What did the 2020 season mean for O’s rebuilding?

While we wait to find out if the Houston Astros are really going to tick off baseball fans in 2020, it’s time to again ponder the Orioles’ rebuilding efforts.

I have asked this question of fans often the last year or two and I’m asking again today: How do you feel about the club’s rebuilding efforts and do you see hope for the future?

I’ll repeat another sentiment today you’ve heard from me before. That is that fans, generally speaking, seem to be very on board with the Orioles’ rebuilding and they seem to almost embrace it. They understand it takes time. This doesn’t mean every fan feels this way, just a majority - and maybe it is a large majority. I base this on my ongoing interactions with Birdland. Here, on Twitter and during the season on my postgame radio show. Everywhere I turned, I was listening to or reading fans’ opinions. I enjoyed it. OK, most of it.

My background is growing up as an Orioles fan. That background is what makes this job great for me. I’m covering my hometown team. I often wonder what it would be like to be consumed by such a job that involved covering someone other than my hometown club. Not as fun and not as rewarding are answers I come up with.

But back to the team.

The Orioles have played better each of the last three years and, yes, the bar was not set high.

* The 2018 Orioles went 47-115 and played .290 baseball.
* The 2019 Orioles went 54-108 and played .333 baseball.
* The 2020 Orioles went 25-35 and played .417 baseball.

The Orioles ended a run of three straight last-place finishes this year. They were in fourth place - one game up on Boston. After 223 losses and playing .312 ball for two seasons, they played .417 ball. That would be a final record of 64-98 over a 162-game season. So they went from 47 to 54 to what would have been 64 wins.

Sometimes these things don’t happen in a linear progression, but could they now push for a .500 season in 2021 followed by 90-plus wins and contention in 2022?

O’s manager Brandon Hyde was a coach on the 2016 Chicago Cubs when they won the World Series. But that team never lost as many games as the 2018-2019 Orioles. The Cubs won 61 in 2012 and then won 66, 73, 97 games (and lost the National League Championship Series in 2015) before winning 103 and the World Series the following year.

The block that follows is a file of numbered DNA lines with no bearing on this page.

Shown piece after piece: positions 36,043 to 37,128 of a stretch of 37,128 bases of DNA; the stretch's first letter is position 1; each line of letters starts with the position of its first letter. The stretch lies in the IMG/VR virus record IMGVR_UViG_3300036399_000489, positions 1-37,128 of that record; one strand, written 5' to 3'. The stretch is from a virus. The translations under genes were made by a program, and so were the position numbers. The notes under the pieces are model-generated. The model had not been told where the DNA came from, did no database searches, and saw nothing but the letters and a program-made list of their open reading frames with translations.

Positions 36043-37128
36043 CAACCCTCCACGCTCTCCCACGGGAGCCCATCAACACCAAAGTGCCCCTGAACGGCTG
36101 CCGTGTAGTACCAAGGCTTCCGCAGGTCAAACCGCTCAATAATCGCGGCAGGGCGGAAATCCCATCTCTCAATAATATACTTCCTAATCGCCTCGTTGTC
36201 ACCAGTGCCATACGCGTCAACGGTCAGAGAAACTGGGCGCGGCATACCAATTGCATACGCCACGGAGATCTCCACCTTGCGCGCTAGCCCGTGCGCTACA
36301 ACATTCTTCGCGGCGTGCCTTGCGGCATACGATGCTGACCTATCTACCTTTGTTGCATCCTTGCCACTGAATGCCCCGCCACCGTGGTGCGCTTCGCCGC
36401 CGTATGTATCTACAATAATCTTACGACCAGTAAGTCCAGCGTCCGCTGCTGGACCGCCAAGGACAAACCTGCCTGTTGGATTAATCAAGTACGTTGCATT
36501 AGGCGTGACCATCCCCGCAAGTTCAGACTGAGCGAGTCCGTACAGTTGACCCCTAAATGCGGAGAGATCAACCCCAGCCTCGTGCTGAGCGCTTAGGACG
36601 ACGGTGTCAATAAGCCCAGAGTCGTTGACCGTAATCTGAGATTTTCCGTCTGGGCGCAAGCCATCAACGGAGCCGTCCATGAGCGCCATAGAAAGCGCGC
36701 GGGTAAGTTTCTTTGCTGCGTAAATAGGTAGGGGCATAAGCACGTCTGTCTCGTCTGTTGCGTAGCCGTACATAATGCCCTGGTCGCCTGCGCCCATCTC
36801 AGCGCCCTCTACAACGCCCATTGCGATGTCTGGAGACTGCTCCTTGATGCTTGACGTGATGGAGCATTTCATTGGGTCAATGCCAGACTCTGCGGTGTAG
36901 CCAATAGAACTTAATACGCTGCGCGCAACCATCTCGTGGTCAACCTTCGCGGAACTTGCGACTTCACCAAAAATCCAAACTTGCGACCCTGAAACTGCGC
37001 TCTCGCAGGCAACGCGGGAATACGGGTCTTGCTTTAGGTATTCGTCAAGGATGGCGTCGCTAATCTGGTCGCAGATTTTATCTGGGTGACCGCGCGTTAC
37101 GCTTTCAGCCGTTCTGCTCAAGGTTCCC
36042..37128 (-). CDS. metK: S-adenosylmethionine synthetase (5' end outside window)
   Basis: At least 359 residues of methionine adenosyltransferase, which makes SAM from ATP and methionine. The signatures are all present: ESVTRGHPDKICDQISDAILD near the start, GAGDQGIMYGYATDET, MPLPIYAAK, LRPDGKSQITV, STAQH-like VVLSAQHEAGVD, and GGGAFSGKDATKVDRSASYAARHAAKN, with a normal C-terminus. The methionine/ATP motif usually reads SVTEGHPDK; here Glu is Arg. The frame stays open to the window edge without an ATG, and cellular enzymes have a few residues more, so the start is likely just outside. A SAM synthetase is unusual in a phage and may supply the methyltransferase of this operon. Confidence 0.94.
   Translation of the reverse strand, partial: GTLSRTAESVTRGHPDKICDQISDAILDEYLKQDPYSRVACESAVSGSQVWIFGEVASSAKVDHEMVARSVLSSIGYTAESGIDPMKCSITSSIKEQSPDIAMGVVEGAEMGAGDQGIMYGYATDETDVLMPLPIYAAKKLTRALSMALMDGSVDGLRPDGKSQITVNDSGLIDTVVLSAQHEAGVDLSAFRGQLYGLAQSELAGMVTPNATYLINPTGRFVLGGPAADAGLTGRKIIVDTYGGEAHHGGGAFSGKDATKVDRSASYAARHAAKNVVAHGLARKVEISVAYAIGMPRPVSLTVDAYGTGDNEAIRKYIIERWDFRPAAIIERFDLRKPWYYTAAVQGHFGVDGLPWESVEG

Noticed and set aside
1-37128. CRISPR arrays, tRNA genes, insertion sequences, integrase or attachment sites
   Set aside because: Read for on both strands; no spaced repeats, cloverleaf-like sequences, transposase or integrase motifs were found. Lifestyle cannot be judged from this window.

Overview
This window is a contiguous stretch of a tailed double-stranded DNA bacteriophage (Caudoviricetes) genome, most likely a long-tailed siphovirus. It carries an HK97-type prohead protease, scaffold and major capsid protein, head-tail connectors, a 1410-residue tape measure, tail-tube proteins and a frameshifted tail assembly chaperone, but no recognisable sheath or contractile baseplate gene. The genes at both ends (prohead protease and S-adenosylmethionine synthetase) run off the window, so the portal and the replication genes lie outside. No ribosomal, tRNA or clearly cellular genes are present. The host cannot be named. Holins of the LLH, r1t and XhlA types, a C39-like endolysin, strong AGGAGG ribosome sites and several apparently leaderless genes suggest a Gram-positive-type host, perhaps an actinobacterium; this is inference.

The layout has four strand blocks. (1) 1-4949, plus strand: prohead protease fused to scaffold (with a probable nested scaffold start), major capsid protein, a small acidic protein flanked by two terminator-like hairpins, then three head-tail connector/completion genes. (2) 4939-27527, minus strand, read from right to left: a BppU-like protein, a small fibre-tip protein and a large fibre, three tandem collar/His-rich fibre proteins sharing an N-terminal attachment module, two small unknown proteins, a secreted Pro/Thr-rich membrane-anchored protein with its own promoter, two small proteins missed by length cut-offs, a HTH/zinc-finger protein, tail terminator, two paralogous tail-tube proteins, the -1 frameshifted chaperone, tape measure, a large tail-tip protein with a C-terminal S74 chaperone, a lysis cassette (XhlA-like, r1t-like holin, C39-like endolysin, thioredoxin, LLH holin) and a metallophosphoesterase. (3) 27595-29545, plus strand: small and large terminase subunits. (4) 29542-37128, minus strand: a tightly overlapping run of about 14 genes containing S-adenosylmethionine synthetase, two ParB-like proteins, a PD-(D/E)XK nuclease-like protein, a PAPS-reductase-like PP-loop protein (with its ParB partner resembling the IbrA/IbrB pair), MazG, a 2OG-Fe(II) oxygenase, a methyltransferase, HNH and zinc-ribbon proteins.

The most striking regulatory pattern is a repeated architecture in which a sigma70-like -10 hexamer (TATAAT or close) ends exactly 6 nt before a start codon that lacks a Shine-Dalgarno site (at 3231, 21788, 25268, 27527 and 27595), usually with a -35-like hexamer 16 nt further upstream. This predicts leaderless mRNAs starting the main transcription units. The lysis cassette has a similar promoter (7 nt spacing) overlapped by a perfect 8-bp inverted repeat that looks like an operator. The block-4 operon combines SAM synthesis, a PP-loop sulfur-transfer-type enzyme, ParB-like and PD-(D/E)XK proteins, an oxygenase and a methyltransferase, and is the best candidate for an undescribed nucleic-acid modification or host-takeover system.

Houston lost 107, 107 and 111 games from 2011 to 2013. So that was 51 wins in 2013 followed by 70, 86, 84 and 101 and a championship in 2017.

Mountcastle-w-Bag-ST-sidebar.jpgIt must be encouraging in Birdland to see that young talent came up and did well this season, with players like Ryan Mountcastle, Keegan Akin and Dean Kremer. It must provide some confidence that the O’s farm can turn prospects into the elite talent pipeline that general manager Mike Elias is looking to build. The farm helped the 2020 team and some of its highest-rated players - like Adley Rutschman, Heston Kjerstad, DL Hall and Grayson Rodriguez - are still to come. Several young pitchers that are top 30 prospects have yet to make their major league debuts. In fact, there are 12 pitchers in the MLBPipeline.com O’s top 30 that have not pitched in the majors yet.

The international program is now humming along, too, and Elias added to that with the acquisition of players to be named later in recent trades. He’s added new coaches and technology to the farm system. The O’s front office seems quite unified now, something not seen in the final year or two under Dan Duquette and Buck Showalter.

Having said that, the 2020 Orioles were almost on a 100-loss pace for a full 162-game season. So what do you make of the rebuild right now? Is the progress of this year meaningful? Is the team on the right path? How far away are they? Do you question some things the front office has done?

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